The Shepherdess and Other Saints

Chamber Orchestra (duration c. 16″00)
Commissioned and first performed by the Melbourne Metropolitan Sinfonietta, conducted by Patrick Burns on 30 October 2016 at St Stephen’s Anglican Church, Melbourne.
This work adapts I Sing a Song of the Saints of God, originally written by Lesbia Scott (1929) then re-set to the hymn tune ‘Grand Isle’ by John H. Hopkins Jr (1940).

Program Note
As a child, I was an avid churchgoer and my favourite hymn, really a Sunday school tune, was I Sing a Song of the Saints of God. It’s not hard to see the appeal (and it’s out of fashion in Australia, but still popular elsewhere in the Anglosphere)- it’s a simple, jolly melody and a chorus that presents an ever-changing list of ‘saints’ (i.e ‘ordinary people’) in a list format. Something about lists are attractive to children- cf the number of children’s books that use lists as their main narrative device. Apparently, they are all references to saints, but as a child I didn’t know the theological underpinning and just found something delightful in singing lines like “And one was a doctor, and one was a queen, and one was a shepherdess on the green”. There is still something delightful about the way the archaic word ‘shepherdess’ rolls off the tongue.

Structurally, this piece also respects my childhood memory of this hymn. It works through transformations of the melodic material- essentially a theme and variations- but does not present the material in a straightforward manner until the first appearance of the chorus about three quarters of the way through the piece. The chorus itself is reinterpreted as a buoyant, zippy finale.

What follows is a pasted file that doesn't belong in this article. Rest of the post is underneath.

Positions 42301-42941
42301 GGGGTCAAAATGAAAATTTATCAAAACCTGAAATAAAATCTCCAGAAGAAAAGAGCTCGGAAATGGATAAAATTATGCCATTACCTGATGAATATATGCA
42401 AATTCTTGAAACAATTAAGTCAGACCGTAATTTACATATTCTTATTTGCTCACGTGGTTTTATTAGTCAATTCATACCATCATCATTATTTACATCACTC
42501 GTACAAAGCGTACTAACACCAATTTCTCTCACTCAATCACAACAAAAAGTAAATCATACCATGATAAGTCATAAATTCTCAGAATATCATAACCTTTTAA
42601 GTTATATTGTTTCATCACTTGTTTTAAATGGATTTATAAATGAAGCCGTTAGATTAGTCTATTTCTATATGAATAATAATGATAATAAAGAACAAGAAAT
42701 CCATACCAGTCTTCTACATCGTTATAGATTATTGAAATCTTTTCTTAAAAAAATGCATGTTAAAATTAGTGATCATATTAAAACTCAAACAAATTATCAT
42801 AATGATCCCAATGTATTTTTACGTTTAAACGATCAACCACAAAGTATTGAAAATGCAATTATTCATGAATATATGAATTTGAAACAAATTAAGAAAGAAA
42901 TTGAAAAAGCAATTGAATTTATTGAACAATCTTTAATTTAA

The subtitle for the work is Concerto for sinfonietta. In writing the piece I had to focus on the ‘for sinfonietta’ part of the equation. Early drafts tended to spend too much time democratically showing off the possibilities of each and every instrument which was momentarily dazzling but quickly boring. Musically, I had to shift from individual concerto possibilities to a stronger consideration of the concerto in ensemble format- a happy parallel with the source material which is written for an ensemble (a congregation) and not a star soloist. Ensemble concerti have dozens of antecedents but there are hat-tips to two of the best known and loved in my work- the Bartok Concerto for orchestra has a stylistic influence on the first episode, while the brief woodwind fugato that opens the finale of the piece is a clear nod to the fugue that opens the finale of Britten’s Young Person’s Guide to the Orchestra.

It is the first piece I have completed under the supervision of Carl Vine as part of my DMA, and it is his influence that has led to a cleaner style that I consider a turning point in my music.

Instrumentation
Fl, Ob, Cl, Bsn, Hn, Tpt, Tbn, BTbn, Perc, 4 Vln, 2 Vla, 2 Vc, Db.
Percussion (1 player): Bongos, Egg Shaker, Glockenspiel, Snare Drum, Suspended Cymbal, Tambourine, Temple Blocks, 2 Tom-toms, Triangle